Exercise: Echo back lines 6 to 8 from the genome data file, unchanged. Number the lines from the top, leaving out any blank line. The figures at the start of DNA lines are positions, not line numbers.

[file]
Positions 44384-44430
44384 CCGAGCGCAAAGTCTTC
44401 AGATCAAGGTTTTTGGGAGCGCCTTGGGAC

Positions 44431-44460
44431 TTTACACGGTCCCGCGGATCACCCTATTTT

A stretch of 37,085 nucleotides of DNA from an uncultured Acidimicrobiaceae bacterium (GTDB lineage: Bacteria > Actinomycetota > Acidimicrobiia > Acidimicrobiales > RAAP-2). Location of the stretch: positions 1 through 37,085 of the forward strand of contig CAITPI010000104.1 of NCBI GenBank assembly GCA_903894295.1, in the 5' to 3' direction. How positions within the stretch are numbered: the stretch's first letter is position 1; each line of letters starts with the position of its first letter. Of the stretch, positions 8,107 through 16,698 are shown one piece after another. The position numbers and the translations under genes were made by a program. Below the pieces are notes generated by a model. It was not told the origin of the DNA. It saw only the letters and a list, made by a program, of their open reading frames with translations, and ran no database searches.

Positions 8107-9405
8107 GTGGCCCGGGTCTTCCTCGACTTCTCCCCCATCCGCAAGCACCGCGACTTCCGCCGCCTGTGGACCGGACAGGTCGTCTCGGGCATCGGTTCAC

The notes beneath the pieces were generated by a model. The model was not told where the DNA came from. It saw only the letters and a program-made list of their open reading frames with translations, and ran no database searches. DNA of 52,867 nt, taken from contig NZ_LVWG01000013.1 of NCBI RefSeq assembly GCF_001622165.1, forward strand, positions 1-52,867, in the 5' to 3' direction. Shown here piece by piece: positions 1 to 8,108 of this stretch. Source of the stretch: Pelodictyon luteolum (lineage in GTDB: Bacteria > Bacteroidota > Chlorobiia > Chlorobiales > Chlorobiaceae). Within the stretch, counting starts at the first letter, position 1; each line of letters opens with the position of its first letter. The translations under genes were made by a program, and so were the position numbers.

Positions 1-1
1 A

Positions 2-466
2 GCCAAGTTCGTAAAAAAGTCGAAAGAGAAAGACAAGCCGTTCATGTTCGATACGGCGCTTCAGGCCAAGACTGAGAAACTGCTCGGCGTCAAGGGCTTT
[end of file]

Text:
A stretch of 37,085 nucleotides of DNA from an uncultured Acidimicrobiaceae bacterium (GTDB lineage: Bacteria > Actinomycetota > Acidimicrobiia > Acidimicrobiales > RAAP-2). Location of the stretch: positions 1 through 37,085 of the forward strand of contig CAITPI010000104.1 of NCBI GenBank assembly GCA_903894295.1, in the 5' to 3' direction. How positions within the stretch are numbered: the stretch's first letter is position 1; each line of letters starts with the position of its first letter. Of the stretch, positions 8,107 through 16,698 are shown one piece after another. The position numbers and the translations under genes were made by a program. Below the pieces are notes generated by a model. It was not told the origin of the DNA. It saw only the letters and a list, made by a program, of their open reading frames with translations, and ran no database searches.

Positions 8107-9405
8107 GTGGCCCGGGTCTTCCTCGACTTCTCCCCCATCCGCAAGCACCGCGACTTCCGCCGCCTGTGGACCGGACAGGTCGTCTCGGGCATCGGTTCAC